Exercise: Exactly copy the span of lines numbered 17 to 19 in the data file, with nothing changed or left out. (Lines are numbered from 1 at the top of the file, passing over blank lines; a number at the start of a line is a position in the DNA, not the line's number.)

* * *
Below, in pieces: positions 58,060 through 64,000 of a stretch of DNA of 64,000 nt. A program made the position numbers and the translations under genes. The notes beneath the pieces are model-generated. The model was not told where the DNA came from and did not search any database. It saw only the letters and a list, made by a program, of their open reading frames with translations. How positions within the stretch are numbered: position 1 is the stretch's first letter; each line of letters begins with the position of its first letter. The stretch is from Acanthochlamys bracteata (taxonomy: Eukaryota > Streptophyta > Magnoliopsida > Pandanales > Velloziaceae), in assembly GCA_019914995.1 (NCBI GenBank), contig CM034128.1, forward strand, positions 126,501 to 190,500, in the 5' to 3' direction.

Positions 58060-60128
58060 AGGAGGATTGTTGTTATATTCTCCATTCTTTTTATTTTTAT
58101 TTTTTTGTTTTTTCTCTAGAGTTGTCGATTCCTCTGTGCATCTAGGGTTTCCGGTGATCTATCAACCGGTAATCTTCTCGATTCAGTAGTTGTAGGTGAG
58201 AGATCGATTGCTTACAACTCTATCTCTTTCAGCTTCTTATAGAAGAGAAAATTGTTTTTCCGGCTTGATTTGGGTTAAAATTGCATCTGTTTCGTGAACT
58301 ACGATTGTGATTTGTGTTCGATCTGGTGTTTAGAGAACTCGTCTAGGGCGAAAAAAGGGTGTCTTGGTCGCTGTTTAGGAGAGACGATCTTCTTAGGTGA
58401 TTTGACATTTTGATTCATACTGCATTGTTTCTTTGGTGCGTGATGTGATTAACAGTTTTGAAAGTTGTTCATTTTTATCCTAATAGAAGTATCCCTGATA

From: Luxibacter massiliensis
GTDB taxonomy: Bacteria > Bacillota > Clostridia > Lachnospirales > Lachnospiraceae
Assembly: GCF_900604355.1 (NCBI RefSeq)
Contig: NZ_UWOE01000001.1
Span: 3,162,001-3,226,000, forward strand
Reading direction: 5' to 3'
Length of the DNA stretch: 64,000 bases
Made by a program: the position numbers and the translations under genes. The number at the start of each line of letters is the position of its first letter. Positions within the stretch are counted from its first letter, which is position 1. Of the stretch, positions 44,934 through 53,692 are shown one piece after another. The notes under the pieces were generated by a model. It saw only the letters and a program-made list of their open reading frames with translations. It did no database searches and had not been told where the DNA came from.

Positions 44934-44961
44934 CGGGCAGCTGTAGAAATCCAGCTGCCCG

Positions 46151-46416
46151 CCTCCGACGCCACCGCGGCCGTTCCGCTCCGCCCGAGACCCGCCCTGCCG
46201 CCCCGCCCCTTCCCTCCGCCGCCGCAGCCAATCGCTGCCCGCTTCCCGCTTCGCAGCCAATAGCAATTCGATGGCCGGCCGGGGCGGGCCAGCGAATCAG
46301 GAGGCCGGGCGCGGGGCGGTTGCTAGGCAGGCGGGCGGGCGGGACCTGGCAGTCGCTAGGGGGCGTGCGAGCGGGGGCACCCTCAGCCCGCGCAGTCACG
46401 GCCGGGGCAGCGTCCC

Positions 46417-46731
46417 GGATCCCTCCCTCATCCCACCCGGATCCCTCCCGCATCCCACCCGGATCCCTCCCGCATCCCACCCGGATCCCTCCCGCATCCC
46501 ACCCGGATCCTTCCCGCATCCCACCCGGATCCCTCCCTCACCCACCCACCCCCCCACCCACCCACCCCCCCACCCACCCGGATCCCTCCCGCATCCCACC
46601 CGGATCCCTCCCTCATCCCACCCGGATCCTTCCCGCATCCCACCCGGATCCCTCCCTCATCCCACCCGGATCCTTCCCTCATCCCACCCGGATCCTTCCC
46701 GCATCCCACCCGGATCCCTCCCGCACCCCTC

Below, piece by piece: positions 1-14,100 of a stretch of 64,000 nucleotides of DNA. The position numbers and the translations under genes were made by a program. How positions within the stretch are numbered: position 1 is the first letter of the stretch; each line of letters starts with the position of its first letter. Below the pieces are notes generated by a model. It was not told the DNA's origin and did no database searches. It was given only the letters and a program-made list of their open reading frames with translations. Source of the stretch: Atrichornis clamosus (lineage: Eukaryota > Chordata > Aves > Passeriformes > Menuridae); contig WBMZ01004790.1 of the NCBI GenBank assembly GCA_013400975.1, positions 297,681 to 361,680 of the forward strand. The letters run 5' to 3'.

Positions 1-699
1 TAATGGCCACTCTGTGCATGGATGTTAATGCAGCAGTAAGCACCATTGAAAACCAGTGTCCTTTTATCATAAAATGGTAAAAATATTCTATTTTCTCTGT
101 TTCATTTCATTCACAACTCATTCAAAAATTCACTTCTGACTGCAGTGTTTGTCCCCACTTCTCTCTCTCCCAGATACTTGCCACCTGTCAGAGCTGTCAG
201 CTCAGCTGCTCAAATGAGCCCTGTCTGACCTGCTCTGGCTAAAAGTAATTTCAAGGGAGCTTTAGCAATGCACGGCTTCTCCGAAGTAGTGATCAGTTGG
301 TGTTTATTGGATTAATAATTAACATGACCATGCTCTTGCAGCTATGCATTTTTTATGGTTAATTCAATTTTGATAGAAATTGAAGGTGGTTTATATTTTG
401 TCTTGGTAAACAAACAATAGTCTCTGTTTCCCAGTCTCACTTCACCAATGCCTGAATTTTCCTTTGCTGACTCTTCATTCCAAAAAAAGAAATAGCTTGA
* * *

44934 CGGGCAGCTGTAGAAATCCAGCTGCCCG

Positions 46151-46416
46151 CCTCCGACGCCACCGCGGCCGTTCCGCTCCGCCCGAGACCCGCCCTGCCG